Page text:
Creative Leadership

In a Video Age, Why Reading Still Matters

You don’t need another lecture on the importance of reading books. You get it, but honestly, who has the time anymore? Plus, we can catch most books when they become movies on Netflix, or I can check the summaries from websites, right? Wrong. Speaking and working in England this month has reminded me just how important the written word has been for the development of ideas and civilization.

This photo for this post is the office and library of Benjamin Disraeli, England’s Prime Minister during the Victorian Age. His father Isaac was a scholar and writer, and bequeathed him 25,000 books. To pay off family debt, Disraeli sold most of that collection, but still retained 4,000 volumes.

We visited numerous historic manor houses of former leaders on this trip, and in almost every case, the library was the most treasured room. But today when I travel, I’m far more likely to see people watching a movie or playing a video game than reading a book.

But in today’s age of political correctness, trigger warnings, safe spaces, and micro-agressions, there’s never been a more important time to confront challenging ideas. In the West, we’re seeing our freedom of speech and expression slipping away day by day, and we must do everything we can to keep new ideas coming forward.

All is mystery; but he is a slave who will not struggle to penetrate the dark veil. – Benjamin Disraeli

There’s precious little you could do that would help your career, calling, and curiosity more than reading significant books. You’ll discover new worlds, and I’m confident it will re-invigorate your purpose.

Anyone else addicted to reading as much as I am?

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4 Comments

  1. Since I am a pastor I do have an extensive library and try to read books that will further me along in my calling, but also in life in general. Even the best selling book of all time (the Bible) gets shelved and barely read by many Christians, very sad. What is also interesting is that there is something to be said about having a book in your hand and reading it. I have an enormous electronic library, kindle and through my Bible software program, and I have tried to switch over to just electronic, but I just can’t. There is something about looking at the written page, absorbing the meaning of the message of the book, meditating on what is said in a book and going back to look at it in a time of need, you can picture in on the page, what a resource. Not to toot your horn, but I appreciate you writing your books. They speak clearly and are significant for today. If I have a subject I am struggling to deal with, I look to my library.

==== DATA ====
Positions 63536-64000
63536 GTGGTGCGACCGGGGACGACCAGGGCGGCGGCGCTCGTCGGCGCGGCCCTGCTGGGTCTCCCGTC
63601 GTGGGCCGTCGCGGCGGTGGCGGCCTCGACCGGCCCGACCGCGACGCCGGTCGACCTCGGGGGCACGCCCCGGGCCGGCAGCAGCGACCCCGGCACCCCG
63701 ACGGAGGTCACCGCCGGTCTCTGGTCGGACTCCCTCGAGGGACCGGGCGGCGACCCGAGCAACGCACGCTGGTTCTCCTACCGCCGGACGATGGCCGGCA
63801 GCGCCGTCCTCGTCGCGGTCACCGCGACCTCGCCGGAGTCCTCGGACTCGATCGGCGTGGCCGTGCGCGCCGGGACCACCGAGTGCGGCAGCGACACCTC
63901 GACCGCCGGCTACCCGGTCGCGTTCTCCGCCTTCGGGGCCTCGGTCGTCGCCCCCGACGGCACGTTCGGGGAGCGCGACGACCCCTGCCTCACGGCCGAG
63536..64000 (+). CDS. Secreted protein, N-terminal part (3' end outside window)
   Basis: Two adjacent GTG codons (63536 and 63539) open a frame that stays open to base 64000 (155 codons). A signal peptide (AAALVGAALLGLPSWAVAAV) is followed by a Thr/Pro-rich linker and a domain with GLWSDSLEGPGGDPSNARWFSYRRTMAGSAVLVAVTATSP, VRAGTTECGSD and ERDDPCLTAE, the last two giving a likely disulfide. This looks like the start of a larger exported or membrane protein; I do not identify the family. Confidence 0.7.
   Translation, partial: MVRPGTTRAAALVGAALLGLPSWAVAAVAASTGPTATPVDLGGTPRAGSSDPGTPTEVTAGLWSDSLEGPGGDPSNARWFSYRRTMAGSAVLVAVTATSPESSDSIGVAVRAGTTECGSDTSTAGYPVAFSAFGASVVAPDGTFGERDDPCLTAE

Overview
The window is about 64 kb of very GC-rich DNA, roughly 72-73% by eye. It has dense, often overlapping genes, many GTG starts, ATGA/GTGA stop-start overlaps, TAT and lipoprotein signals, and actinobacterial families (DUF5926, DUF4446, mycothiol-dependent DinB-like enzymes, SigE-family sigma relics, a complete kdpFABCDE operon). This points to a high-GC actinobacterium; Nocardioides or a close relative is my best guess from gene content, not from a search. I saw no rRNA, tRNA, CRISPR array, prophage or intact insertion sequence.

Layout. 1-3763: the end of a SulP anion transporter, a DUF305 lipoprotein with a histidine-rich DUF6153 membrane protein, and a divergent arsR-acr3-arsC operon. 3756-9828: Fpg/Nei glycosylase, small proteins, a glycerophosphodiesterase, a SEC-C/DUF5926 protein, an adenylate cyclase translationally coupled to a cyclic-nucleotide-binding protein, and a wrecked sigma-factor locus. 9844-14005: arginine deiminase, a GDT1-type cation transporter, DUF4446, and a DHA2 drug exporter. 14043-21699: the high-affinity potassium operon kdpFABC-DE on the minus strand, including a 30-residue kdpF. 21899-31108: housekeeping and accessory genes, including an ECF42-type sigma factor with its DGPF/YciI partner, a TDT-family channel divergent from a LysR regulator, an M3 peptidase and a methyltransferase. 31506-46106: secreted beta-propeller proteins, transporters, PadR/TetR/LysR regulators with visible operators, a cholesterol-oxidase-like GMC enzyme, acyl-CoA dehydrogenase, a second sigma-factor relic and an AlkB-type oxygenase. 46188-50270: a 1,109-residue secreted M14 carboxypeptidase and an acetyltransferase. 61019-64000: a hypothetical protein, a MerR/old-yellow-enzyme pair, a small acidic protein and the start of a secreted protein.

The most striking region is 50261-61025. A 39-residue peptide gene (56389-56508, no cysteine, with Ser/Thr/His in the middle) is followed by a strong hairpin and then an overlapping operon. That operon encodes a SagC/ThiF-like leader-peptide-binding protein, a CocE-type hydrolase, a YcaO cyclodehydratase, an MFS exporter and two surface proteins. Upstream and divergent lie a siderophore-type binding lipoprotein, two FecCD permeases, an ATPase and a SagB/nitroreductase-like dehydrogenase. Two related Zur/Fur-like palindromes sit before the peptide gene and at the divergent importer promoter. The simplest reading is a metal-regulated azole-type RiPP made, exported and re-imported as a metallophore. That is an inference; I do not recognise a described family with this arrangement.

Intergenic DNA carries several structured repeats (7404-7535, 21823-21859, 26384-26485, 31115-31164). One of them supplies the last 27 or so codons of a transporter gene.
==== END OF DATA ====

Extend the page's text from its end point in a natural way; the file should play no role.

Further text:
1. Feel free to toot my horn anytime you like Mark! 🙂 Actually, I’m doing something similar. I spent the last year or so reading books on a Kindle, and for a number of reasons, I’m going back to print. I’ll keep the Kindle for traveling (can’t beat that), but I’m a serial underliner, and especially when I’m reading for research, I want to write notes, and mark things up. That’s why I’ll shift back to print. Thanks for sharing your experience!

  2. I am a Transformation Life Coach and an avid reader…”Unique and One Big Thing” changed my life! Please share other suggestive significant books.

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